The Swordsman and the Spiral Staircase








The Swordsman and the Spiral Staircase … sounds like a Grimm Fairy Tale, right?

Thanks to my good friend Wikipedia, I recently learned a swashbuckling fun-fact about the history of spiral stairs. Way back in medieval times, spiral staircases were generally made of stone and they typically wound in a clockwise direction (from the ascender’s point of view). This clockwise direction placed attacking swordsmen, who were usually right-handed, at a tactical disadvantage to the defenders of the castle who would confront them on the stairs with blades of their own. As Wikipedia explains: “This asymmetry forces the right-handed swordsman to engage the central pike and degrade his mobility compared with the defender who is facing down the stairs.”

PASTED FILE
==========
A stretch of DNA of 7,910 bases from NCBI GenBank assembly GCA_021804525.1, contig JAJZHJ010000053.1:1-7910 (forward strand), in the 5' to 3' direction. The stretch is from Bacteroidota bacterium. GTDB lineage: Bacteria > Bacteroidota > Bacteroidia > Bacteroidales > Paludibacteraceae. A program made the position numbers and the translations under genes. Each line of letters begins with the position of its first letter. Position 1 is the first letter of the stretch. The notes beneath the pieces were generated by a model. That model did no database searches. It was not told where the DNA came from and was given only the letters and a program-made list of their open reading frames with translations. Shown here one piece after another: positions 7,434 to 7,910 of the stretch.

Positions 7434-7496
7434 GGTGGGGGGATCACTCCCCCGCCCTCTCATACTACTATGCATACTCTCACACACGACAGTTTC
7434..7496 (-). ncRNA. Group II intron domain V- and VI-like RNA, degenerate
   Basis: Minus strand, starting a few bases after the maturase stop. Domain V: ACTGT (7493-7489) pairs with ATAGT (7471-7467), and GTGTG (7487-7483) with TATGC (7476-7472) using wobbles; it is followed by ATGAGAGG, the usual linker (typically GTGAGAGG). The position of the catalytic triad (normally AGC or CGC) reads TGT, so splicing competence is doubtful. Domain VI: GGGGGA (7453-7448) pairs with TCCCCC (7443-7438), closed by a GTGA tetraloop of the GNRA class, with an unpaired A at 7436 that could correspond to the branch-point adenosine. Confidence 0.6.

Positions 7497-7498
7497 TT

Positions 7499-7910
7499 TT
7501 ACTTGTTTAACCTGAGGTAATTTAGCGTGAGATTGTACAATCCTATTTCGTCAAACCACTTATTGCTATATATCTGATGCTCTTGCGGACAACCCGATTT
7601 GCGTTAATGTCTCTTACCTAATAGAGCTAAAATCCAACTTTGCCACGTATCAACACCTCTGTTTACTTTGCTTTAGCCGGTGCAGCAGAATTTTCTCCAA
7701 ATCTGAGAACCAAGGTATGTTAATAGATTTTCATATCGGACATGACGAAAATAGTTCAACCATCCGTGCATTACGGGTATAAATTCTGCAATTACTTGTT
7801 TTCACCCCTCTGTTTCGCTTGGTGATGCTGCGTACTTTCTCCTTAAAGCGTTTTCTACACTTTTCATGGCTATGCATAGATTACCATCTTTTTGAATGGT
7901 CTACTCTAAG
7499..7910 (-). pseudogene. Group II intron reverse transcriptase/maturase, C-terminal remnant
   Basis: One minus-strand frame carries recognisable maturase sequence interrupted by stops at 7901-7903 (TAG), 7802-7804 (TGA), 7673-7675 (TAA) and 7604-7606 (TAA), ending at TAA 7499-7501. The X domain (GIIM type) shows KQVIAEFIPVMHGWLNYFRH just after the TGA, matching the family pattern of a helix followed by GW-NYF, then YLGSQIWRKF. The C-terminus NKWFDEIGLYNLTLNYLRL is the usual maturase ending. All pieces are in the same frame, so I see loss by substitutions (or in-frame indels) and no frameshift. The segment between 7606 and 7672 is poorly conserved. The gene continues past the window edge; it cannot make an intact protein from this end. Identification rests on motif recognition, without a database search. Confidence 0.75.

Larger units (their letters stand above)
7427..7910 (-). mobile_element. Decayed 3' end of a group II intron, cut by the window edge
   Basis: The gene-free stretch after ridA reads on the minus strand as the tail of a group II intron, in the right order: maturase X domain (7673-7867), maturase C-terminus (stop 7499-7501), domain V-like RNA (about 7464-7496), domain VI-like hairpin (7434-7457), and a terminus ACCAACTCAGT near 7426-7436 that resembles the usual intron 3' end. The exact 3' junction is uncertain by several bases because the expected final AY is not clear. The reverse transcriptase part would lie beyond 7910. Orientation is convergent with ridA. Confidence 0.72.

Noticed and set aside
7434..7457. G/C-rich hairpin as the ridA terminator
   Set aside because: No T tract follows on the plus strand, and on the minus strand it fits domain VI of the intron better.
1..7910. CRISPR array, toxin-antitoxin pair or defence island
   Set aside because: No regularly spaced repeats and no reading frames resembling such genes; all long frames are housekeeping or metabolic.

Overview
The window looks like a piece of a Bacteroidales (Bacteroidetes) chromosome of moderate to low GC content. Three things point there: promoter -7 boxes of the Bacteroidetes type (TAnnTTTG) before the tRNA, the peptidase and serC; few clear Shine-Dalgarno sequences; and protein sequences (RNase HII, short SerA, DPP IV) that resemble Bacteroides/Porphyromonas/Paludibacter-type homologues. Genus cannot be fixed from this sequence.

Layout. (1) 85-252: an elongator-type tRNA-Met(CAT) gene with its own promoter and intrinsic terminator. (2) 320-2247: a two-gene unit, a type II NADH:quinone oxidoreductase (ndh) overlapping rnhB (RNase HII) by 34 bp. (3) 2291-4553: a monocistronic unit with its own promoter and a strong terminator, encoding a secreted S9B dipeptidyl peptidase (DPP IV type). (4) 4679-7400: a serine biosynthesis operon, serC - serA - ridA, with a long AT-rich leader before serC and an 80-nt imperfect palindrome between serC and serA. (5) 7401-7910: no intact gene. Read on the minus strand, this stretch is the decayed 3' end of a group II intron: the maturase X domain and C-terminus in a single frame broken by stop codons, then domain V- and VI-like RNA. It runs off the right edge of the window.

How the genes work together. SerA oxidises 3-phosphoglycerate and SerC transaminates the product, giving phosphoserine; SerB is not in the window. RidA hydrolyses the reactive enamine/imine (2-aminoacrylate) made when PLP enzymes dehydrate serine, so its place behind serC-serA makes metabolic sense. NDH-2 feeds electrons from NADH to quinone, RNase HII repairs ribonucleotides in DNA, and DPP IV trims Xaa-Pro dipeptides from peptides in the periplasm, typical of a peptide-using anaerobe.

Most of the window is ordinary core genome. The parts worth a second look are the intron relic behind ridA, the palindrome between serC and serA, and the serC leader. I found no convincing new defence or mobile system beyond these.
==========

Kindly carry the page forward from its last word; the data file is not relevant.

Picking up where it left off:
By positioning the center post as an obstacle for the attackers, spiral stairs served as a clever means of defense from the hordes of orcs and trolls that would raid your castle back then—all the more reason to put spiral stairs in your home today. Examples of these stairways can be seen at Muchalls Castle, Crathes Castle and Myres Castle in Scotland.

These days, you can bypass medieval stone construction and equip your castle with a spiral staircase in kit form. Steps and handrails can be bolted together to form a complete unit, and modular kits can be assembled on site. These stairs can be made out of steel, timber, concrete or a combination of materials.

Our friends at Arke Stairs offer spiral and modular staircase kits that can be built in a day by the average DIY home enthusiast.

Buying and installing is easy with the Arke’s specialty features:

  • All-in-one complete units
  • Treads, landing, balusters, handrails, hardware and accessories included
  • Nothing to paint, weld, stain or seal
  • In stock for immediate delivery

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Check out Arke Stairs online at

— M. Weber


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